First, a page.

Western LRT (part i)

Last week, city staff offered some briefings on the western LRT options. Recall that the current downtown Ottawa transit tunnel study, now renamed  Ottawa Light Rail Transit/Tunnel (OLRT), covers that portion from Blair Road in the east to Tunney’s Pasture in the west. However, the first components of the LRT system includes a service from Tunney’s to Lincoln Fields, but under a different Environmental Approval process. The western portion might be completed at the same time as the downtown portion, or shortly thereafter.

City council directed that staff consider various options running west from Bayview Station (Council selected Bayview in order to include the O-Train corridor and full Carling Avenue options; a leg would still be required to Tunney’s, as it is the second largest employment node in the city).

Obviously, the WLRT has to connect with the downtown portion, and somehow with the O-Train, and possibly a connection to Gatineau (either rail or bus) via the Prince of Wales Bridge. And at its western end, Lincoln Fields, there will be a major bus transfer point for buses to Kanata. All trains that run through the downtown will run to Lincoln Fields. The rail line would eventually extend further south to College Square, where underground station facilities are already being built as part of the new Algonquin trades building. From there,Nepean south and Barrhaven customers would transfer to buses.

Note that the bus transitway’s current connection to the Queensway will be closing when MOT widens the Queensway, in part to carry all the buses being moved off the transitway during conversion to LRT tracks. Eventually, the LRT could be extended west from Lincoln Fields to Bayshore and then to Kanata.

As shown in the following slide, the downtown commuter drives the system. They require a high level of service from Lincoln Fields east to the downtown. The reverse flow, ie, people commuting out of the downtown, is only 25% of the downtown-oriented flow, but that is enough to provide good revenue (the lack of backhaul on current express buses to the far suburbs is a financial killer for BRT).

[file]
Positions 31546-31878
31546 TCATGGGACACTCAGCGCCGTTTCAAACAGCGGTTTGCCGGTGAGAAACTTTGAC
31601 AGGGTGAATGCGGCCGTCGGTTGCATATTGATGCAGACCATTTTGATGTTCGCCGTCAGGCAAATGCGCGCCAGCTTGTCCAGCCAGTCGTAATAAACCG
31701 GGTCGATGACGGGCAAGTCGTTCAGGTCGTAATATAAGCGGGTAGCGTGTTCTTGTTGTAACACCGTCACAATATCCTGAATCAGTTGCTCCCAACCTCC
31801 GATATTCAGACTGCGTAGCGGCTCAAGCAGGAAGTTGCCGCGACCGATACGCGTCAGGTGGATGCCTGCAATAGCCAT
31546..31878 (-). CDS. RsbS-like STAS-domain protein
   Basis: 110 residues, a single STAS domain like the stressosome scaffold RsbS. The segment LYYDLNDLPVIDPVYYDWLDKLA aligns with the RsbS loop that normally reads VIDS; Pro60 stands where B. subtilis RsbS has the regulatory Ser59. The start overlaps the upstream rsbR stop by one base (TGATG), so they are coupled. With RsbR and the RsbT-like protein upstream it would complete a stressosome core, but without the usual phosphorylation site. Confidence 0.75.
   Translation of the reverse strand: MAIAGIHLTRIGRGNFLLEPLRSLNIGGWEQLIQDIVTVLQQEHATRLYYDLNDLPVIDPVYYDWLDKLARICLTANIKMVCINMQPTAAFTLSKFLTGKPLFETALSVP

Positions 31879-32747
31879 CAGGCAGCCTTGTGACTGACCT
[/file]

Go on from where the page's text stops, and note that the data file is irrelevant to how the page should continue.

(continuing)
The LRT system will be as grade-separated as possible. However, in a significant clarification from previous descriptions, the track is not being described as fully-fenced off. Just as buses can travel along a road at 80kmh and not be separated from pedestrians by a fence, the LRT line need not be fenced. Crossings can still be controlled by careful landscaping and berming, and a discrete chain or similar “crossable” barrier will permit people to cross the tracks much like they cross the street or the Ottawa River Commuter Expressway lanes now. Underpasses and overpasses will also be provided and crossing traffic will be gently steered towards those. The exclusive right of way, therefore, is exclusive  of cars, but not of pedestrians. Similar permitted crossings occur now across the transitway at the Preston extension, across the O-train south of Confederation Hts, and along the ORP.